It's All A Matter of Perspective

Updated: Nov 7, 2020

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God is our refuge and strength a very present help in trouble. Therefore we will not fear though the earth gives way, though the mountains be moved into the heart of the sea though its waters roar and foam, though the mountains tremble at its swelling." - Psalm 46:1-3


"The nations rage, the kingdoms totter; He utters His voice, the earth melts. The Lord of hosts is with us; the God of Jacob is our fortress." - Psalm 46:6-7


"“Be still, and know that I am God. I will be exalted among the nations, I will be exalted in the earth!” The Lord of hosts is with us; the God of Jacob is our fortress".- Psalm 46:10-11

Several weeks have passed since I last wrote a meditation. Given that we remain in semi-lockdown, one might think I would have a surplus of time to write and a dearth of the things about which to write. Oh, no… The opposite is true. In fact, I have spent an inordinate amount of time watching and reading the news online. Perhaps this isn’t a problem for you, but it’s like a train wreck to me. I can see it coming, and I can’t look away. Morbid curiosity, I suppose, holds me enthralled, and more than once, events provoked me to start a meditation, only to realize I really just wanted to argue.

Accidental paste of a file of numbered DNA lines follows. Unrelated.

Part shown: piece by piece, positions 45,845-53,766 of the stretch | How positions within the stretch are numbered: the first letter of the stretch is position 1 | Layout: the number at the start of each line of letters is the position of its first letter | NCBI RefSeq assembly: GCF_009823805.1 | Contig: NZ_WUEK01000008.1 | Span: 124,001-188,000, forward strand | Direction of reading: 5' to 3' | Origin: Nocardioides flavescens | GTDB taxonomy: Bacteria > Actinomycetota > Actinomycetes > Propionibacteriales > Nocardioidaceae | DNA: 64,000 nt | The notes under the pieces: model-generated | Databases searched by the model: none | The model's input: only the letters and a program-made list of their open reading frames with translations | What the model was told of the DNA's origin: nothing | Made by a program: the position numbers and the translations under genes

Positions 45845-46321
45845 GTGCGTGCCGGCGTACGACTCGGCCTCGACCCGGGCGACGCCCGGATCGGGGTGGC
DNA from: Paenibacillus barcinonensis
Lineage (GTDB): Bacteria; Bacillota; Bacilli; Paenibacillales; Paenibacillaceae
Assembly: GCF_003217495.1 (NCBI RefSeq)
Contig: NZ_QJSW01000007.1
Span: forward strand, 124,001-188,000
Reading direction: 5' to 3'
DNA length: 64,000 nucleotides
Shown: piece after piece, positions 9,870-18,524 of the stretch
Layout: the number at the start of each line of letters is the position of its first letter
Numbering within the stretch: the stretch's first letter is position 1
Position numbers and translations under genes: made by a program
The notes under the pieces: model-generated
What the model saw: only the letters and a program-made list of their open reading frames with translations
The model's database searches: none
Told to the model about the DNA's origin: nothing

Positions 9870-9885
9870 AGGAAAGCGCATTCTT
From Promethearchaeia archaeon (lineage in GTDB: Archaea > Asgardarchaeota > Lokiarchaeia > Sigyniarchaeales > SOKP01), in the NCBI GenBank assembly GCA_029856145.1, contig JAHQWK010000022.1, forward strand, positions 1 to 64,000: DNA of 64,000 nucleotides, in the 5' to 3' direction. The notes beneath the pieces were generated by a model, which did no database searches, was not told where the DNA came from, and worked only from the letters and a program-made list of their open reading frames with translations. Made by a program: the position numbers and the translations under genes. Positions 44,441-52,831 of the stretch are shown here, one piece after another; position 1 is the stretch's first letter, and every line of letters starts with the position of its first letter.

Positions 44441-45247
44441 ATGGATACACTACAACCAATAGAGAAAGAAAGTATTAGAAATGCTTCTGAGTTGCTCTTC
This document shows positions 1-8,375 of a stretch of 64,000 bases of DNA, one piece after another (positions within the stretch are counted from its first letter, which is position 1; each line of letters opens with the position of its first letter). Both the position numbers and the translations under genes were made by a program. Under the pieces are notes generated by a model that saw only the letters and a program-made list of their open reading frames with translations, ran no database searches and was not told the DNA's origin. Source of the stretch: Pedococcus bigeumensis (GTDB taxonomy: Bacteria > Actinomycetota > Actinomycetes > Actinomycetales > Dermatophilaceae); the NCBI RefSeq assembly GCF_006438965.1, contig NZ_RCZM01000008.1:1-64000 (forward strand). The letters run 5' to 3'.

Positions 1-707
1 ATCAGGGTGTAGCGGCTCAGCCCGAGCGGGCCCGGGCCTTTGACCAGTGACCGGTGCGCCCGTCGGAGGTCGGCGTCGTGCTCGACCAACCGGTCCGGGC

Thinking about all that is going on around us, about the conflicts of opinion and perspective, including, I believe, some dangerously confused ideology, I came to an important conclusion: a person shouldn’t watch too much news or read too many current events articles. This maxim probably applies exponentially during a presidential election year.

The Hebrew king about whom the most is known, for whom the most historical evidence exists is… not David. It’s Omri, who lived in the ninth century BC. If you’ve never heard of King Omri, it’s probably because his entire reign is covered in less than ten verses in 1 Kings 16. He bought a hill, built on it, named it Samaria, did evil in the eyes of the Lord, and slept with his fathers. His primary distinction in Scripture is that he fathered Ahab, who was likely Israel’s worst, wicked king, as well as the husband of the infamous Jezebel. But I digress… Back to Omri, a king who was so unimportant in the history of the Israelites that he was dismissed with the phrase, “you can read about him in the Chronicles of the Kings…”. He barely got a mention, although today, more evidence exists for Omri than exists for David, the apple of God’s eye, the most faithful and influential king ever to rule the Jewish people, the prototype prefiguring the King of kings. From ancient coins discovered from his reign, we know what Omri looked like with more certainty than we know what Jesus looked like (though early icons of Jesus give us a fairly consistent approximation).